Which social harms associated with prostitution can be attributed to the act of prostitution alone, as opposed to the underground economy created by the criminal laws?  Considering that question further, let’s make a list of social harms commonly associated with prostitution:

  1. Coercion.  Where prostitution is legal, there is little or no coercion of sex workers, compared to places where it is unregulated and criminalized.  Human trafficking thrives within a context of criminalized prostitution.  Where prostitution is legal and regulated, the hypocritical double standard and corruption issues do not provide a barrier to cracking down on kidnapping and human trafficking.  The use of drugs, threats, and violence to coerce sex workers is enabled and encouraged by criminalization.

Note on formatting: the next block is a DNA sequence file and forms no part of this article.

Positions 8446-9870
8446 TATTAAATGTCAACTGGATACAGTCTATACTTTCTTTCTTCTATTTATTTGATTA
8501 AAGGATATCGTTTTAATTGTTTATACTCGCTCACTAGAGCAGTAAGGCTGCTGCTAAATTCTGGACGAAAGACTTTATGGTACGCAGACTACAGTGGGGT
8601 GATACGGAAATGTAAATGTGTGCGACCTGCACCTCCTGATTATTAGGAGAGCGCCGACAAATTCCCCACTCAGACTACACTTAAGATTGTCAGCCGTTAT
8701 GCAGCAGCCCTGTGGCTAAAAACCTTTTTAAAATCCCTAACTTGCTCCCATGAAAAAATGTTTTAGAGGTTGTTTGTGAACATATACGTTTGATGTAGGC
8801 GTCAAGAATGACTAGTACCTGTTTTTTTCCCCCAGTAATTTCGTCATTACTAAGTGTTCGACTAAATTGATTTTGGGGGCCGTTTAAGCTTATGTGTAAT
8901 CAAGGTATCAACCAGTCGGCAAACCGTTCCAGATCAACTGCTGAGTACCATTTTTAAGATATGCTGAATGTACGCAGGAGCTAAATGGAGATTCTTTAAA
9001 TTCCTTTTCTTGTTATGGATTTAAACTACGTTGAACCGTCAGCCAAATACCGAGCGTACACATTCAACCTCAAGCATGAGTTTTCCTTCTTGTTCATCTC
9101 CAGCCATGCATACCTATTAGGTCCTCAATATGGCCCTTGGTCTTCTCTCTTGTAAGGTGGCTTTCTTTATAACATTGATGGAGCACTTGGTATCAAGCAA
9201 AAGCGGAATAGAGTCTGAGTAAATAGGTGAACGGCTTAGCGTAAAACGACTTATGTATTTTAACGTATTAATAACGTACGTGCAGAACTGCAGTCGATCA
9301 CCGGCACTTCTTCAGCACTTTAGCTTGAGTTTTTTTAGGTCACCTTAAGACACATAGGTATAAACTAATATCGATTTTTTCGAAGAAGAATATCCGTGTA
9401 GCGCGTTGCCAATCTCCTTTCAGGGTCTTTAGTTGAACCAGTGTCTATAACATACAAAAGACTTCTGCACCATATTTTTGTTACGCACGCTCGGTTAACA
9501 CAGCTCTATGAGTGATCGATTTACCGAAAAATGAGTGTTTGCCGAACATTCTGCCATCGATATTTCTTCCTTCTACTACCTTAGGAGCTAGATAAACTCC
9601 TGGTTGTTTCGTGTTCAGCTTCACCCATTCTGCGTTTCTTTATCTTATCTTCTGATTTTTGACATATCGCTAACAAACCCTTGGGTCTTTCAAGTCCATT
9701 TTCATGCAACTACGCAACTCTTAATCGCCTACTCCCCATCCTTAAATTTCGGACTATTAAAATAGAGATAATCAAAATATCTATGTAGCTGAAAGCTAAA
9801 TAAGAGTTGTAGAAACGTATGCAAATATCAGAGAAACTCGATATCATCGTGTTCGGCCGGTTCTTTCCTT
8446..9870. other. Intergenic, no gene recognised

2. Exploitation of Children.   Where legal and regulated, it is rare to find children or underage people working in the sex industry.  In Minnesota, as in other places where it is crime, anything goes and prostitutes commonly begin before the age under 18.
  3. Nuisance.  In recent years, prostitution has been called a “neighborhood livability crime.”  Were it legal and regulated it could be zoned into a red light district, as pornography has been in Minneapolis.  Another recent trend, the move of prostitution from the streets to the web, has reduced this issues a bit in recent years.
  4. Corruption.
  5. The above are all direct products of criminalization; while those below are related to the act of prostitution, but aggravated by criminalization.
  6. Public Health.  Certain diseases are commonly spread through sexual activity, such as AIDS.  In places where prostitution is legal, regulation enforces frequent medical examinations, education, and makes police and other help more available to resist coercion.  Drug addiction overlaps with prostitution more where it is criminalized.